Housing gap greatest for extremely low-income renters

Map of the gap in affordable rental homes for extremely low-income residents. Image courtesy the National Low Income Housing Coalition. 

Less than one-third extremely low-income Utah residents have access to income-restricted housing.  That is according to a National Low Income Housing Coalition’s (NLIHC) March housing report that found that Utah has 31 affordable housing units for every 100 extremely low-income residents.

The annual report looks at the affordable housing gap for renters earning at and below 30 percent of the Area Median Income (AMI).  Nationally, there are 35 affordable units per 100 low-income renters.

The housing gap is even more pronounced in the Salt Lake Metro.  According to 2016 data, the metro provides only 26 affordable units for every 100 extremely low-income renters.  The Housing Coalition estimates that the metro area needs over 21,000 more affordable units to meet the current demand.

Similarly, Salt Lake City officials estimate that the city needs to add 7,500 housing units to meet the demand for housing for residents earning up to 40 percent AMI (around $20,000 a year).  Last year the city adopted the Growing SLC Housing Plan that will guide housing policy for the next five years to increase the city’s housing stock and narrow gap in affordable housing.

Utah and the Salt Lake Metro have done better at meeting the demand for low-income housing for renters earning between 30 to 50 percent AMI, though gaps still remain.  According to NLIHC data, in 2016 there were 52 affordable units for every 100 low-income renters in the Salt Lake Metro and 60 units for every 100 renters statewide.

As both the state and its largest metro struggle to provide adequate housing for extremely low-income residents, the supply of workforce housing is nearly equal to the demand.  Workforce housing is defined as housing for residents earning between 60 to 80 percent AMI.  In the Salt Lake Metro, there are 97 income-restricted units for every 100 renters earning between 50 to 80 percent AMI.  Statewide, there are 100 units for every 100 renters.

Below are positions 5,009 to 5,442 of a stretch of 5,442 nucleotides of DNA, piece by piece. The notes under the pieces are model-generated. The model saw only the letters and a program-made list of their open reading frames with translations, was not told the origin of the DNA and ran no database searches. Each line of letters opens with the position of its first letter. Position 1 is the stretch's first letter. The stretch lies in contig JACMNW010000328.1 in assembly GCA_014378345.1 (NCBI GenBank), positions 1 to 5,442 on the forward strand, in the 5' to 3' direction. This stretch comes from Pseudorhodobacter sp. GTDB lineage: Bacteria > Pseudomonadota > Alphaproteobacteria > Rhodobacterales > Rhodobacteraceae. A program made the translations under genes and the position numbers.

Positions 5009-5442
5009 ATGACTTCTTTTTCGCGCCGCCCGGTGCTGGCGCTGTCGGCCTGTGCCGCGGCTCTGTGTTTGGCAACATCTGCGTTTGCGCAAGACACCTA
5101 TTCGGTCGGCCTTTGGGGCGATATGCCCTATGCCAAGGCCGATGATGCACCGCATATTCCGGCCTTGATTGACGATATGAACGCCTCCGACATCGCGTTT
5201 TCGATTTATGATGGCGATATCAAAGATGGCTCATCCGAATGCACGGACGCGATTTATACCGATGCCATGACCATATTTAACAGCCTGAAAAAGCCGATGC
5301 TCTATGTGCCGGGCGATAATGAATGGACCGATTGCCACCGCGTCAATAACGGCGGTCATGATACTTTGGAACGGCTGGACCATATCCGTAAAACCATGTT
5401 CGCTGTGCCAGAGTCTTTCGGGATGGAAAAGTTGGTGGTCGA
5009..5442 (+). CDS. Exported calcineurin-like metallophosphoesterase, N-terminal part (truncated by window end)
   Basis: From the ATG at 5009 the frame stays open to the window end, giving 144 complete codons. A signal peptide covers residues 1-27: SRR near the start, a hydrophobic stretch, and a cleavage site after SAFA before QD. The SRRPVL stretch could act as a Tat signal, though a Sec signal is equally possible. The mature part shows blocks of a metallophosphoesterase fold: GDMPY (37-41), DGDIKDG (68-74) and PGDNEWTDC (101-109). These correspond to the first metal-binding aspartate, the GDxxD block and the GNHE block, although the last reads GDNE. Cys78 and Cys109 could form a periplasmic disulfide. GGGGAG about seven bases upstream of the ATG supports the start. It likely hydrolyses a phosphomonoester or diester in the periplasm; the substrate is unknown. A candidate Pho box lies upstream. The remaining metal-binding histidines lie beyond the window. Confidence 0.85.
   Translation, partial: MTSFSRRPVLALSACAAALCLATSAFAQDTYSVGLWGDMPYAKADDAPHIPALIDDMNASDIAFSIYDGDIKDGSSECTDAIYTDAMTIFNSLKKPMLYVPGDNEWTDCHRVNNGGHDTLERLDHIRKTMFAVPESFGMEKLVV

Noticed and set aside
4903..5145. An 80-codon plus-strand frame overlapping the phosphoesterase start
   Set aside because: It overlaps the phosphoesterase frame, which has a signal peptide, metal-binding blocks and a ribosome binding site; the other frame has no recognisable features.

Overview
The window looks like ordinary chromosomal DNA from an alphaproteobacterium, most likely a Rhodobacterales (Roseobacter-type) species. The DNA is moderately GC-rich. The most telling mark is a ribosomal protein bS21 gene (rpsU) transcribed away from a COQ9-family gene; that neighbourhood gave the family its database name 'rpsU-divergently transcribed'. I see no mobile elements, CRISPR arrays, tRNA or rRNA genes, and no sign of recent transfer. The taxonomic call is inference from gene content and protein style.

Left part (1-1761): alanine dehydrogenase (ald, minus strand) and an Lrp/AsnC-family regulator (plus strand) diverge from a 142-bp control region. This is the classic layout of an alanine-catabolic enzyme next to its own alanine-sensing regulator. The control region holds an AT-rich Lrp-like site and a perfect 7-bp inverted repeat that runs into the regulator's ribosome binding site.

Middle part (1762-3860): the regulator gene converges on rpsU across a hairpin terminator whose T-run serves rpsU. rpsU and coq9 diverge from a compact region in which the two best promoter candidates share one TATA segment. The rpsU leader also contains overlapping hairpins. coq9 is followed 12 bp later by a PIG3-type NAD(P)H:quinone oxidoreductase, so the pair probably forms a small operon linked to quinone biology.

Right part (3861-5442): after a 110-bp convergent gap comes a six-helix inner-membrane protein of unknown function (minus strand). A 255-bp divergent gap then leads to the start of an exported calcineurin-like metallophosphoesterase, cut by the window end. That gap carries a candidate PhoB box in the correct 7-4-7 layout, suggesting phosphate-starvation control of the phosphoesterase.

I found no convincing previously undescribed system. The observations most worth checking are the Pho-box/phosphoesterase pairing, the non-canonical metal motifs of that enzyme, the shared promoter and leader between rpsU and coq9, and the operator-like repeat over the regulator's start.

For renters earning between 80 to 100 percent AMI, there is actually a surplus of income-restricted units.  Salt Lake has 104 units for every 100 renters and Utah has 105 units.

In Salt Lake City proper, there are four affordable housing developments that have or will open this year.  Those four projects: The Bodhi, North Temple Flats, Project Open and Moda Granary will add 494 residential units, 372 of which will be income-restricted.  Of those 373 units, 239 will be reserved for residents earning at or below 50 percent AMI.  The largest of those projects, Moda Granary, will be entirely reserved for residents earning 60 percent AMI.

The southeast corner of the recently-completed Project Open development as seen from the 300 North block of 500 West. The 112-unit project has 81 units reserved for residents earning at or below 50 percent AMI. Photo by Isaac Riddle.
The southwest corner of The Bodhi as seen from South Temple near 700 West. The project will have 80 units, 60 of which will be reserved for low-income residents. Photo by Isaac Riddle.

Posted by Isaac Riddle

Isaac Riddle grew up just outside of Salt Lake City, Utah. He has a BA in English literature from the University of Utah and a Masters of Journalism from Temple University. Isaac has written for Next City, The Philadelphia Public School Notebook and Salt Lake City Weekly. Before embarking on a career in journalism, Isaac taught High School English in the Kensington neighborhood of Philadelphia. Isaac is the founder of Building Salt Lake and can be reached at isaac@buildingsaltlake.com.